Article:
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With the CS6 release, Adobe Illustrator is turning 25 and has a new look and a few new features. In this course, Justin Seeley hosts a tour of the interface changes and the tools introduced in this version. The course covers Pattern Options for creating simple, repeatable patterns for web graphics, advanced tracing options with the Image Tracing tool, and the improved performance and file management features. Justin also discusses the exclusive features you get with the Creative Cloud subscription to Illustrator, like the ability to quickly unembed images and one-click file packaging.
This course was updated on 10/04/2012.
The Image Trace presets can only take you so far. So it's a good idea to familiarize yourself with all of the options that the Image Trace panel has to offer in order to maximize the effectiveness of your tracing. In this movie, we'll explore the advanced options of the Image Trace and how they can help you refine your artwork. First off, we need to expand the Advanced options here inside the Image Trace panel. So look for the small area labeled Advanced, and click the tiny triangle next to it. Once you do that, it should expand out the Advanced options, and as you can see there are quite a few.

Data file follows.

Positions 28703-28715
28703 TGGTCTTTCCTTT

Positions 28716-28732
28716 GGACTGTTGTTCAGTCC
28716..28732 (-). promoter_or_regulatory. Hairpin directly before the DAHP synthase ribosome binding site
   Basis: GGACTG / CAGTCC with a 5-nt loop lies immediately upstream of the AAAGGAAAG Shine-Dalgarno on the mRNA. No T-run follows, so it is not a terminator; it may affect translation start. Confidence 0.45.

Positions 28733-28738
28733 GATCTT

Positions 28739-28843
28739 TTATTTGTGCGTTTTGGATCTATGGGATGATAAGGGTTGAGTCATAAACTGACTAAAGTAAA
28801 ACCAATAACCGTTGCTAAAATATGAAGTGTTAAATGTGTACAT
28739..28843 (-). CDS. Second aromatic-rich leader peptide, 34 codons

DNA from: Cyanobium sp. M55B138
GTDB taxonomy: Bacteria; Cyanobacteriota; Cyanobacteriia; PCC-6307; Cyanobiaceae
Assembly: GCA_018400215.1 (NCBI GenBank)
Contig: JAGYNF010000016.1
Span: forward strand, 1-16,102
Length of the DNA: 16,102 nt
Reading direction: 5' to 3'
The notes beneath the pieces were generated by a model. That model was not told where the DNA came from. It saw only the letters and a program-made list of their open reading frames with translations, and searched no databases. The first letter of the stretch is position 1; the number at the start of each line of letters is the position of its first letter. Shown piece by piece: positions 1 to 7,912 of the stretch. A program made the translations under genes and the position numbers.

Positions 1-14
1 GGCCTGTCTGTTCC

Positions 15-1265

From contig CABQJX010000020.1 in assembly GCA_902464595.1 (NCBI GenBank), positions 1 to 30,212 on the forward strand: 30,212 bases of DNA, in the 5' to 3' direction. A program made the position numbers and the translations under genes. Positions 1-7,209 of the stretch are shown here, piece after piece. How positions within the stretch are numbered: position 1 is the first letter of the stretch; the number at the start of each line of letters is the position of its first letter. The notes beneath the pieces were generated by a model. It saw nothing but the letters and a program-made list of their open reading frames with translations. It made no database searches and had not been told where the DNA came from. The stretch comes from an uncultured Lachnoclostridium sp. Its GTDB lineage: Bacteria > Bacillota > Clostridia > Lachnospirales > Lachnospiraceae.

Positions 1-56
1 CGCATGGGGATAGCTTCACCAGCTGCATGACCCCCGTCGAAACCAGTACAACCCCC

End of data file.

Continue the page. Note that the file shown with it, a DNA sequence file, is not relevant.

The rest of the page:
Let's start at the top and work our way down. The first option is the Paths feature, which allows you to determine the detail of your artwork. Dragging the slider to the left allows your tracing to be somewhat loose in terms of adhering to the original shapes of the bitmapped image. Whereas, dragging the slider to the right, tightens up the artwork and makes it follow the contours of the original a little more closely. This number will ultimately be up to you, but for this particular artwork, I think that 5% will work just fine.
So I'll enter in a value of 5 and press the Enter key. Once that finishes rendering, you'll notice that I still get a nice representation of the original image without a bunch of jagged paths and extra lines. In my opinion, lowering this value makes the artwork look more artistic, while increasing the value, makes it look a little bit more technical. The second option is the Corners Emphasis control. Dragging this slider to the right increases the amount of corners in your artwork.
As you can see, when I push it up to 100%, I get some jagged lines around the hairline and lot more sharp corners throughout the entire image. If I drag this to the left all the way, you'll notice that my paths really start to smooth out, especially around the hairline and around his chin as well. It really limits the amount of corners that are in my image, making things a little bit more smooth. For this particular image I think 10% is going to work nicely here. But again, this is always a personal choice, so playing around with these values each time will be beneficial to you.
Now let's move down to Noise. The Noise feature is a great way to clean up your artwork. The higher this number is, the less noise you'll have. As you can see, if I take this down to 1 pixel, the Image Trace picks up more of the smaller details of the image, whereas if I take it up to 100 pixels, most of those small details are ignored. Generally I shoot for somewhere in between. I'm not a big fan of all the little extra paths and cluttering up my artwork. But at the same time, I don't want things to just run together either.